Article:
Entrepreneurship in Policing and Criminal Contexts
Type: Book
ISBN: 978-1-80071-056-6

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Article
Publication date: 23 August 2019

Farooq Rehan, Joern Block and Christian Fisch

Prior research has investigated the development of Islamic communities. The authors contribute to this line of research by analyzing the effects of Islamic values and…

Abstract

Purpose

Prior research has investigated the development of Islamic communities. The authors contribute to this line of research by analyzing the effects of Islamic values and Islamic religious practices on entrepreneurship intentions in Islamic communities. Using theory of planned behavior as a theoretical lens, they also take into account that the relationship between religion and entrepreneurial intentions can be mediated by individual’s attitude toward entrepreneurship.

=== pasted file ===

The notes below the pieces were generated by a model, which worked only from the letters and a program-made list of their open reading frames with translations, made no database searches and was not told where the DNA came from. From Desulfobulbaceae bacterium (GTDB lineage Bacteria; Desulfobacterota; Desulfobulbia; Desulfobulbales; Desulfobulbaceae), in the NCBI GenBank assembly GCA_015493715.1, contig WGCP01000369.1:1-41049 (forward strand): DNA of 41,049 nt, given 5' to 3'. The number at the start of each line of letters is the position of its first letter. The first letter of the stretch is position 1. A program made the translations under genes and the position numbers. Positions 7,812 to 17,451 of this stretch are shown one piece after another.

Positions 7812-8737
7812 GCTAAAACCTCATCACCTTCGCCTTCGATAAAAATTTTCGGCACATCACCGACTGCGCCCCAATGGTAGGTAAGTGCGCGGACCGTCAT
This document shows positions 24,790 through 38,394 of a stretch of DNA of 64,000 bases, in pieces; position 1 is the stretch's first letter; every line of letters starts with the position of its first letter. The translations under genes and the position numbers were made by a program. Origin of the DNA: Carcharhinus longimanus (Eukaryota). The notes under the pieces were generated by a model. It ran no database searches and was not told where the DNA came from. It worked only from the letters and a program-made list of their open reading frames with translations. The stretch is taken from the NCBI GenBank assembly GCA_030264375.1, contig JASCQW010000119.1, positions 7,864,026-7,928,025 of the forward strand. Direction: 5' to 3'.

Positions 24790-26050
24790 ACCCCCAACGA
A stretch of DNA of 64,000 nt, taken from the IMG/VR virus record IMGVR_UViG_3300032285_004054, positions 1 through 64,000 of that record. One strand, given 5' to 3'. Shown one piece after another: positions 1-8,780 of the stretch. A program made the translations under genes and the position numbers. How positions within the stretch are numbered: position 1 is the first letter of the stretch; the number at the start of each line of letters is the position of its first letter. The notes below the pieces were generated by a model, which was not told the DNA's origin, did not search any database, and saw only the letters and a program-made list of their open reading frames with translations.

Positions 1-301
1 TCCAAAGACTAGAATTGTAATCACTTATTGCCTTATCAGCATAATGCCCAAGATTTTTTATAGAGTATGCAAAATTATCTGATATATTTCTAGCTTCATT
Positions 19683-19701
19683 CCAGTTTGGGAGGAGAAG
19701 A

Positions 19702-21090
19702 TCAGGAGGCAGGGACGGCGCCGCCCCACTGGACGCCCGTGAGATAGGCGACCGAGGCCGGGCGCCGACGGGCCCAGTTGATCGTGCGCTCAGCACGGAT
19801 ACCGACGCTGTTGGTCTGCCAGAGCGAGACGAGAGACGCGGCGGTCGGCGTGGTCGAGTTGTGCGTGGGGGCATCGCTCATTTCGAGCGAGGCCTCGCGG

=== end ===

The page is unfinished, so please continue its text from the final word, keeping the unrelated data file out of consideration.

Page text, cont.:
Design/methodology/approach

The authors analyze primary data obtained from a sample of 1,895 Pakistani university students. They also use structural equation modeling to perform a nuanced assessment of the relationship between Islamic values and practices and entrepreneurship intentions and to account for mediating effects.

Findings

The results show that both Islamic values and Islamic practices positively influence entrepreneurship intentions. Both effects are mediated by the attitude toward entrepreneurship.

Originality/value